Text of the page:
More Details Hide Details Operating mainly through a private backchannel connection to Soviet spy Georgi Bolshakov, he relayed important diplomatic communications between the American and Soviet governments. Most significantly, this connection helped the U.S. set up the Vienna Summit in June 1961, and later defuse the tank standoff with the Soviets at Berlin's Checkpoint Charlie in October. As Attorney General, Kennedy pursued a relentless crusade against organized crime and the Mafia, sometimes disagreeing on strategy with FBI Director J. Edgar Hoover. Convictions against organized crime figures rose by 800 percent during his term. Kennedy worked to shift Hoover's focus away from communism, which he saw as a more serious threat, to organized crime. According to James Neff, Kennedy's success in this endeavor was due to his brother's position, giving the attorney general leverage over Hoover. Biographer Richard Hack concluded that Hoover's dislike for Kennedy came from his being unable to control him.
    At the behest of Johnson, Baker persuaded the influential Southern Senator Richard Russell to allow a voice vote to confirm the President's brother in January 1961, as Kennedy "would have been lucky to get 40 votes" on a roll-call vote.
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    He was appointed Attorney General after the successful election and served as the closest adviser to the president from 1961 to 1963.
    More Details Hide Details His tenure is best known for its advocacy for the Civil Rights Movement, the crusade against organized crime and the Mafia, and involvement in U.S. foreign policy related to Cuba. After his brother's assassination, he remained in office in the Johnson administration for a few months. He left to run for the United States Senate in New York in 1964 defeating Republican incumbent Kenneth Keating.
    He was previously the 64th U.S. Attorney General from 1961 to 1964, serving under his older brother, President John F. Kennedy and his successor, President Lyndon B. Johnson.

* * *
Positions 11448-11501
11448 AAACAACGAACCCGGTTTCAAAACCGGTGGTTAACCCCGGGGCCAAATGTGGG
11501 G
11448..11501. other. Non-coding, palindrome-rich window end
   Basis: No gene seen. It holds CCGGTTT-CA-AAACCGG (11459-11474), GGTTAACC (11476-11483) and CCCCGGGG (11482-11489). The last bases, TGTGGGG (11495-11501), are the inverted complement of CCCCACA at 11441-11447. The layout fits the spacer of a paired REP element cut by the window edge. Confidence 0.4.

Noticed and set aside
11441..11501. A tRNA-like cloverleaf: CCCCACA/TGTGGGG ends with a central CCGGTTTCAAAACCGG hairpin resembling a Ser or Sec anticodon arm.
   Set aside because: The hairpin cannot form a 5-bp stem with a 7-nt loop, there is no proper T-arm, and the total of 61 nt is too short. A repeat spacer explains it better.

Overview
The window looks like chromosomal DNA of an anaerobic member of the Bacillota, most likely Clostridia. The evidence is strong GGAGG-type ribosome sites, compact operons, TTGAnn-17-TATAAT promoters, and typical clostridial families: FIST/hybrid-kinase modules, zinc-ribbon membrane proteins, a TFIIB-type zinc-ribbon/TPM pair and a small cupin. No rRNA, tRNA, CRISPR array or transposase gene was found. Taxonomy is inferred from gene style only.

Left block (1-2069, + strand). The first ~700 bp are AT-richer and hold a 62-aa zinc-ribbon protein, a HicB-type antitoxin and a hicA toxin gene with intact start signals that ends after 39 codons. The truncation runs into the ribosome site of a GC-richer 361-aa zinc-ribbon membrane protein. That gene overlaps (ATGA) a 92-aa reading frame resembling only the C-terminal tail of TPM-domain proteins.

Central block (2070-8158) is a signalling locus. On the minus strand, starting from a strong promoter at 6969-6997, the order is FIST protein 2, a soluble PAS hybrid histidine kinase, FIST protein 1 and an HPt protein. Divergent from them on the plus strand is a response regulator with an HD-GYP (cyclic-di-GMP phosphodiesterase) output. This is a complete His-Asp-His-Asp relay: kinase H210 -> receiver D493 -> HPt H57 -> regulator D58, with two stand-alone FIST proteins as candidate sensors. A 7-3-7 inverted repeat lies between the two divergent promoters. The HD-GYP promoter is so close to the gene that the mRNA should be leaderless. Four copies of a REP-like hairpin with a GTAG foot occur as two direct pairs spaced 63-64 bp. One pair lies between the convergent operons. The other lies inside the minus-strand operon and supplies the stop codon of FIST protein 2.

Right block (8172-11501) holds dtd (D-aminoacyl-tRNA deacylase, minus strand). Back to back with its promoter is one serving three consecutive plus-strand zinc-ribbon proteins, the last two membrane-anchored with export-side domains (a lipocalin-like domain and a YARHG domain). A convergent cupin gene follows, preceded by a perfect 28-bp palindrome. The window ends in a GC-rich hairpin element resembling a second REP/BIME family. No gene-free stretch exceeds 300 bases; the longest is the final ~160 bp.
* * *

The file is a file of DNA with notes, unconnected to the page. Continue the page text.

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  • 1960
    Age 34
    Although it has become commonplace to assert the phrase "The Kennedy Administration" or even "President Kennedy" when discussing the legislative and executive support of the civil rights movement, between 1960 and 1963 a great many of the initiatives that occurred during his tenure were the result of the passion and determination of an emboldened Robert Kennedy, who, through his rapid education in the realities of Southern racism, underwent a thorough conversion of purpose as attorney general.
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    After winning the 1960 presidential election, President-elect John F. Kennedy appointed his younger brother Attorney General.
    More Details Hide Details The choice was controversial, with The New York Times and The New Republic calling Robert inexperienced and unqualified. He had no experience in any state or federal court, causing the President to joke, "I can't see that it's wrong to give him a little legal experience before he goes out to practice law." However, Kennedy did have significant experience in studying and fighting organized crime. According to Bobby Baker, the Senate Majority Secretary and a protégé of Lyndon Johnson, President-elect Kennedy did not want to name his brother as Attorney General. However, their father overruled the President-elect.
    In 1960, Kennedy published the successful book, which he had drafted over the summer of the previous year, The Enemy Within, describing the corrupt practices within the Teamsters and other unions that he had helped investigate.
    More Details Hide Details Biographer Evan Thomas wrote that the book was a bestseller and could have launched a political career on its own, but "family duty called", and Kennedy went to work on the presidential campaign of his brother, John. In contrast to his role in his brother's previous campaign eight years prior, Kennedy gave stump speeches throughout the primary season, gaining confidence as time went on. His strategy "to win at any cost" led him to call on Franklin D. Roosevelt, Jr. to attack Hubert Humphrey as a draft dodger; Roosevelt eventually did make the statement that Humphrey avoided service. Concerned that John Kennedy was going to receive the Democratic Party's nomination, some supporters of Lyndon Johnson, who was also running for the nomination, revealed to the press that JFK had Addison's disease, saying that he required life-sustaining cortisone treatments. Though in fact a diagnosis had been made, Kennedy tried to protect his brother by denying the allegation, saying that JFK had never had "an ailment described classically as Addison's disease". After securing the nomination, John Kennedy nonetheless decided to offer Lyndon Johnson the vice presidency. This did not sit well with some Kennedy supporters, and Robert tried unsuccessfully to convince Johnson to turn down the offer, leading him to view Robert with contempt afterward. RFK had already disliked Johnson prior to the presidential campaign, seeing him as a threat to his brother's ambitions. Despite Kennedy's attempts, Johnson became his brother's running mate.
    His older brothers were Joseph P. Kennedy, Jr. (1915–1944) and John F. "Jack" Kennedy (1917–1963), who was elected the 35th President of the United States in 1960.